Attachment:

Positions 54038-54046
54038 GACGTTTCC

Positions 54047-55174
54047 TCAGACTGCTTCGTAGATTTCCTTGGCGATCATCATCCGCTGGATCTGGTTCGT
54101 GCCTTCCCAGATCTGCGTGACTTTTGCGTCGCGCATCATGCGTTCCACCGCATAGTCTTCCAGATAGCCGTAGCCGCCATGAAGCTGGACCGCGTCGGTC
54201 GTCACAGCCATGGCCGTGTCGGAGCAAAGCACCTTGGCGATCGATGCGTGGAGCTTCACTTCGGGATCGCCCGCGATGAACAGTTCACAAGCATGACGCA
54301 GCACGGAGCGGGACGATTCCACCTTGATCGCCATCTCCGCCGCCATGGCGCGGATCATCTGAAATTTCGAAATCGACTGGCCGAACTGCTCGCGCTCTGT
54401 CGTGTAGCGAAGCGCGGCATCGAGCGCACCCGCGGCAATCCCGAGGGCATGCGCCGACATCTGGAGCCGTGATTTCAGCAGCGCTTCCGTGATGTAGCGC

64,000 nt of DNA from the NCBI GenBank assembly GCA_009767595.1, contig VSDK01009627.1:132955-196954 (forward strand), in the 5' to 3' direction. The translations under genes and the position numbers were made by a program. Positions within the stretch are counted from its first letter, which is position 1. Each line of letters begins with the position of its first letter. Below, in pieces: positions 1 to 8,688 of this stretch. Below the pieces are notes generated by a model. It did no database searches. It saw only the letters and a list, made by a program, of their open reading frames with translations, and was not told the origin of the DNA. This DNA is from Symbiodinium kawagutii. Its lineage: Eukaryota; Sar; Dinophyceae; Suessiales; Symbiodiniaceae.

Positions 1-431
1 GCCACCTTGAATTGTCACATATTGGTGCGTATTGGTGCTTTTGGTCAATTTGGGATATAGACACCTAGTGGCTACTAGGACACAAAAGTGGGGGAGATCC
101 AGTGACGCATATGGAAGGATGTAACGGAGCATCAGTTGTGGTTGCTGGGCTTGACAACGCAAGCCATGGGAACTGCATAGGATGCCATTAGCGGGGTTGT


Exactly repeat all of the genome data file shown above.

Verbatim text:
Positions 54038-54046
54038 GACGTTTCC

Positions 54047-55174
54047 TCAGACTGCTTCGTAGATTTCCTTGGCGATCATCATCCGCTGGATCTGGTTCGT
54101 GCCTTCCCAGATCTGCGTGACTTTTGCGTCGCGCATCATGCGTTCCACCGCATAGTCTTCCAGATAGCCGTAGCCGCCATGAAGCTGGACCGCGTCGGTC
54201 GTCACAGCCATGGCCGTGTCGGAGCAAAGCACCTTGGCGATCGATGCGTGGAGCTTCACTTCGGGATCGCCCGCGATGAACAGTTCACAAGCATGACGCA
54301 GCACGGAGCGGGACGATTCCACCTTGATCGCCATCTCCGCCGCCATGGCGCGGATCATCTGAAATTTCGAAATCGACTGGCCGAACTGCTCGCGCTCTGT
54401 CGTGTAGCGAAGCGCGGCATCGAGCGCACCCGCGGCAATCCCGAGGGCATGCGCCGACATCTGGAGCCGTGATTTCAGCAGCGCTTCCGTGATGTAGCGC

64,000 nt of DNA from the NCBI GenBank assembly GCA_009767595.1, contig VSDK01009627.1:132955-196954 (forward strand), in the 5' to 3' direction. The translations under genes and the position numbers were made by a program. Positions within the stretch are counted from its first letter, which is position 1. Each line of letters begins with the position of its first letter. Below, in pieces: positions 1 to 8,688 of this stretch. Below the pieces are notes generated by a model. It did no database searches. It saw only the letters and a list, made by a program, of their open reading frames with translations, and was not told the origin of the DNA. This DNA is from Symbiodinium kawagutii. Its lineage: Eukaryota; Sar; Dinophyceae; Suessiales; Symbiodiniaceae.

Positions 1-431
1 GCCACCTTGAATTGTCACATATTGGTGCGTATTGGTGCTTTTGGTCAATTTGGGATATAGACACCTAGTGGCTACTAGGACACAAAAGTGGGGGAGATCC
101 AGTGACGCATATGGAAGGATGTAACGGAGCATCAGTTGTGGTTGCTGGGCTTGACAACGCAAGCCATGGGAACTGCATAGGATGCCATTAGCGGGGTTGT